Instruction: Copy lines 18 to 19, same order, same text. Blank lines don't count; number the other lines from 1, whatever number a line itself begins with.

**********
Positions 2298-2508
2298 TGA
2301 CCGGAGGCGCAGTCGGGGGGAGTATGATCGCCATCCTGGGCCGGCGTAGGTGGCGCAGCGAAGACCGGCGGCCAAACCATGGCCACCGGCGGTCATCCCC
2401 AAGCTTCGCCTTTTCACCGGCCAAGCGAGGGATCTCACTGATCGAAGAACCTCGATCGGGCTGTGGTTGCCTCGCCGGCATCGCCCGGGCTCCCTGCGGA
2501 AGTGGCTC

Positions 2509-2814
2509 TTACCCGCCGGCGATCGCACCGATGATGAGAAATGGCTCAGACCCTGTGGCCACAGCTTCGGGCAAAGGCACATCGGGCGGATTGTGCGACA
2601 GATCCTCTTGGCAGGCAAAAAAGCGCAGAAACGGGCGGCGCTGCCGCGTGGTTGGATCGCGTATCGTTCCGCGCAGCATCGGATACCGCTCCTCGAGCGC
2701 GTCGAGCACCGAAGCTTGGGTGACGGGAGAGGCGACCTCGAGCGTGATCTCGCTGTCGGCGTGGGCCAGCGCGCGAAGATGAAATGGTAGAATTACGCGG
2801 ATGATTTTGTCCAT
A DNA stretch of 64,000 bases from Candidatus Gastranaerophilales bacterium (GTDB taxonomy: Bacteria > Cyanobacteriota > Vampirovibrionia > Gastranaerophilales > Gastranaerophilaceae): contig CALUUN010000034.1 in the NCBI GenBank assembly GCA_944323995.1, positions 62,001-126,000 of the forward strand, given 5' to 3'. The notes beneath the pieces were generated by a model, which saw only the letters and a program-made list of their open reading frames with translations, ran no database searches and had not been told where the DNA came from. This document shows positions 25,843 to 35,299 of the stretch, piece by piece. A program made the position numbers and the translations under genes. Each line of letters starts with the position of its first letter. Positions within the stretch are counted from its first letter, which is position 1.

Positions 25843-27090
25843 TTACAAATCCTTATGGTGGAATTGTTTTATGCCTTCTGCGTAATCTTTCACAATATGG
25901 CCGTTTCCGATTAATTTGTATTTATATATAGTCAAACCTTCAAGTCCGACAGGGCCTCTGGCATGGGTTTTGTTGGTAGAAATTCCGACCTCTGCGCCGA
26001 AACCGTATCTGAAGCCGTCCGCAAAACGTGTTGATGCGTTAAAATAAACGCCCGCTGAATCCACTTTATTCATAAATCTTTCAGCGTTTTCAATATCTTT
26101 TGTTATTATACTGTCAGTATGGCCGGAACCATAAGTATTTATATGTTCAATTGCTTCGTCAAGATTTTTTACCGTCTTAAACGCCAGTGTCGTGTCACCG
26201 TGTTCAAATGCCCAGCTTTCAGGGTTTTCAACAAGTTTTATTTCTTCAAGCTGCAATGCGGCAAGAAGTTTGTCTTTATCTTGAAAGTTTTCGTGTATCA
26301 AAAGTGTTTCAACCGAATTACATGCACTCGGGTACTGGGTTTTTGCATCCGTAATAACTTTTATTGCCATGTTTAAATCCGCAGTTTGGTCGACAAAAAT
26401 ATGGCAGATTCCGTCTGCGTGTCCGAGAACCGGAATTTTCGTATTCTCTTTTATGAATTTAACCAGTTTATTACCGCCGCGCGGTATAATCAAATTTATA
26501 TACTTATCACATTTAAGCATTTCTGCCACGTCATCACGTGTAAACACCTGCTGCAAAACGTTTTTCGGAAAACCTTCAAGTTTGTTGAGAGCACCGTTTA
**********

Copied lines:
26301 AAAGTGTTTCAACCGAATTACATGCACTCGGGTACTGGGTTTTTGCATCCGTAATAACTTTTATTGCCATGTTTAAATCCGCAGTTTGGTCGACAAAAAT
26401 ATGGCAGATTCCGTCTGCGTGTCCGAGAACCGGAATTTTCGTATTCTCTTTTATGAATTTAACCAGTTTATTACCGCCGCGCGGTATAATCAAATTTATA